—whistleable, adj./hwis"euhl, wis"-/, v., whistled, whistling, n.v.i.1. to make a clear musical sound, a series of such sounds, or a high-pitched, warbling sound by the forcible expulsion of the breath through a small opening formed by contracting the lips, or through the teeth, with the aid of the tongue.2. to make such a sound or series of sounds otherwise, as by blowing on some device.3. to emit similar sounds from the mouth, as birds do.4. (of a device) to produce a similar sound when actuated by steam or the like: This teakettle whistles when it boils.5. to move, go, pass, etc., with a whistling or whizzing sound, as a bullet or the wind.v.t.6. to produce by whistling: to whistle a tune.7. to call, direct, or signal by or as by whistling: He whistled his dog over.8. to send with a whistling or whizzing sound.9. whistle for, to demand or expect without success: After promising to pay, he told us we could whistle for our money.10. whistle in the dark, to attempt to summon up one's courage or optimism in a difficult situation: He says his business will improve next year, but he's probably just whistling in the dark.n.11. an instrument for producing whistling sounds by means of the breath, steam, etc., as a small wooden or tin tube, a pipe, or a similar device with an air chamber containing a small ball that oscillates when air is forced through an opening, producing a high-pitched, warbling tone.12. a sound produced by whistling: a prolonged whistle of astonishment.13. a simple fipple flute.14. blow the whistle, to expose the existence of mischief or wrongdoing: The agent was taking bribes until someone finally blew the whistle.15. blow the whistle on,a. to bring a stop to; halt: Congress has blown the whistle on all unnecessary expenditures for the program.b. to expose (wrongdoing or wrongdoers): to blow the whistle on corruption in high places.16. wet one's whistle, Informal. to take a drink.[bef. 950; (v.) ME whistlen, OE hwistlian; akin to ON hvisla to whistle, hviskra to whisper; see WHINE; (n.) ME; OE hwistle instrument, akin to the v.]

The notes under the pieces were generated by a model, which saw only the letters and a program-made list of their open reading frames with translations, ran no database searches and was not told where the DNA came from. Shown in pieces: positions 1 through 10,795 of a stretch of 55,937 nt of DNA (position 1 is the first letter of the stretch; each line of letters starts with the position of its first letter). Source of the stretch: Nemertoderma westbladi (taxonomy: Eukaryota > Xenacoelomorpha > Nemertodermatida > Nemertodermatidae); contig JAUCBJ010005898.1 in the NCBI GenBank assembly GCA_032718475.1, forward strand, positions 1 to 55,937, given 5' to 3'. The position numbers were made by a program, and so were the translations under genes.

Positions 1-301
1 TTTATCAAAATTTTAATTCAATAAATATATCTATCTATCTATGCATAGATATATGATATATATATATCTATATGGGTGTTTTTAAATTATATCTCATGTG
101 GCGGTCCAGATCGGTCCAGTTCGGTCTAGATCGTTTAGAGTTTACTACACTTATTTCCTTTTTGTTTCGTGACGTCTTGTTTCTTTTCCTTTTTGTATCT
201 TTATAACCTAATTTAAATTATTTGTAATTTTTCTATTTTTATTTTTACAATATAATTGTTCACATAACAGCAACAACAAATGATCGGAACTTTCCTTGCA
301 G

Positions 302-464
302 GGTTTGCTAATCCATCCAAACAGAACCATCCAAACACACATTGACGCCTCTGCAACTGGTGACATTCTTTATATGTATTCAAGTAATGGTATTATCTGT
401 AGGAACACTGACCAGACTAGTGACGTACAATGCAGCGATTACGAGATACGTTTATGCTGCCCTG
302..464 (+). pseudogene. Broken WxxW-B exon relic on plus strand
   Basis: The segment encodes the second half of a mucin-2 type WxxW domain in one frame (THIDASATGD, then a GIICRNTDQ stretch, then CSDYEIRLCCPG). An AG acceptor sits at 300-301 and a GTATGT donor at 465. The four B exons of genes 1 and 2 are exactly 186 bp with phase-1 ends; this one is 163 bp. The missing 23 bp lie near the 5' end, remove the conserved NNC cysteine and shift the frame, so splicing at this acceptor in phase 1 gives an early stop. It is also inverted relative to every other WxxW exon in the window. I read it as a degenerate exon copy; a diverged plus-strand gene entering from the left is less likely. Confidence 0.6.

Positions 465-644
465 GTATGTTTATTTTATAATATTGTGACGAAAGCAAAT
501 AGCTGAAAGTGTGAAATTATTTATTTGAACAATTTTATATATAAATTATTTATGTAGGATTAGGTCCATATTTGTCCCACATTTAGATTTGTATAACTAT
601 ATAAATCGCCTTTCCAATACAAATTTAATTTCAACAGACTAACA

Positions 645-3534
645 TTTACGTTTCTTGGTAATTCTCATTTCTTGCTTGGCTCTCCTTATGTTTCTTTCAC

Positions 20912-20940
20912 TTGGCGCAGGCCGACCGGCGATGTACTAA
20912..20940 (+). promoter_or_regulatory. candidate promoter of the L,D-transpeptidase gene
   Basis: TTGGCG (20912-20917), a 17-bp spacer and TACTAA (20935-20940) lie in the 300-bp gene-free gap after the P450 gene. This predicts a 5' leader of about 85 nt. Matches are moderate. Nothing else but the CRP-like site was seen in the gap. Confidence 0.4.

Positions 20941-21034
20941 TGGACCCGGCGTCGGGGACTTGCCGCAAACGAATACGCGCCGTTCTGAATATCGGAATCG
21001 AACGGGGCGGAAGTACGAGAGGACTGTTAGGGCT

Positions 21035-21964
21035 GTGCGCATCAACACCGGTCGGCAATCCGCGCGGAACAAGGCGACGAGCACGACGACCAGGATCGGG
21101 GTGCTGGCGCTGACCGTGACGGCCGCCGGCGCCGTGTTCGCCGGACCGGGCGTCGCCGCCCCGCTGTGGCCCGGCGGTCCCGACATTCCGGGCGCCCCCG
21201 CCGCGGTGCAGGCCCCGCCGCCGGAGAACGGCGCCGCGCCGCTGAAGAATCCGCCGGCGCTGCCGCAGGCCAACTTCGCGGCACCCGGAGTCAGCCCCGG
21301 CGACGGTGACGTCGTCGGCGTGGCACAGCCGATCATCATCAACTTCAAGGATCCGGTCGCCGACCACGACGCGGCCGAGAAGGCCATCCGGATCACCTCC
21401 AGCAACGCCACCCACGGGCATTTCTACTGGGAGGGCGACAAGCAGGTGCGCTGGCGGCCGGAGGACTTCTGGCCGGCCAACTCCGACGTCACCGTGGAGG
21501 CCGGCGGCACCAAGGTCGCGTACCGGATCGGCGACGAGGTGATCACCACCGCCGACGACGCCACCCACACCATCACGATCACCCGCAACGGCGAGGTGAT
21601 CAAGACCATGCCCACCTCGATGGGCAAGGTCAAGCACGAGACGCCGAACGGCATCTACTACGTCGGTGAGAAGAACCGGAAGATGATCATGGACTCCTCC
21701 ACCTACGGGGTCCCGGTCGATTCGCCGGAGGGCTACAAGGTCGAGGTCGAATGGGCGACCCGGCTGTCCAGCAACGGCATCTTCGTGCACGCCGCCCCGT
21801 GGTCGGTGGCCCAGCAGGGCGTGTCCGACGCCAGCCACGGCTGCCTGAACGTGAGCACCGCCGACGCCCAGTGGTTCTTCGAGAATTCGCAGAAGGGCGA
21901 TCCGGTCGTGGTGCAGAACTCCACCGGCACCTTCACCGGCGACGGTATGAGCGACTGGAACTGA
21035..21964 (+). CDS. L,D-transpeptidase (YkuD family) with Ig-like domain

* * *short flute having a stopped lower end and a flue that directs the player's breath from the mouth hole at the upper end against the edge of a hole cut in the whistle wall, causing the enclosed air to vibrate. Most forms have no finger holes and sound only one pitch. It was made originally from bird bones, and it is considered by many scholars to be the oldest flute type known. It is mainly used for signaling, though it can be heard in folk ensembles and in contemporary music.If a pellet is enclosed—as in a police whistle—it interferes with the air vibration, causing a warbling sound. In a slide whistle (piston flute, or Swanee whistle), the lower end consists of a sliding stopper, allowing change of pitch. Longer, open flutes with the whistle's flue and lateral hole are called fipple, or whistle, flutes.
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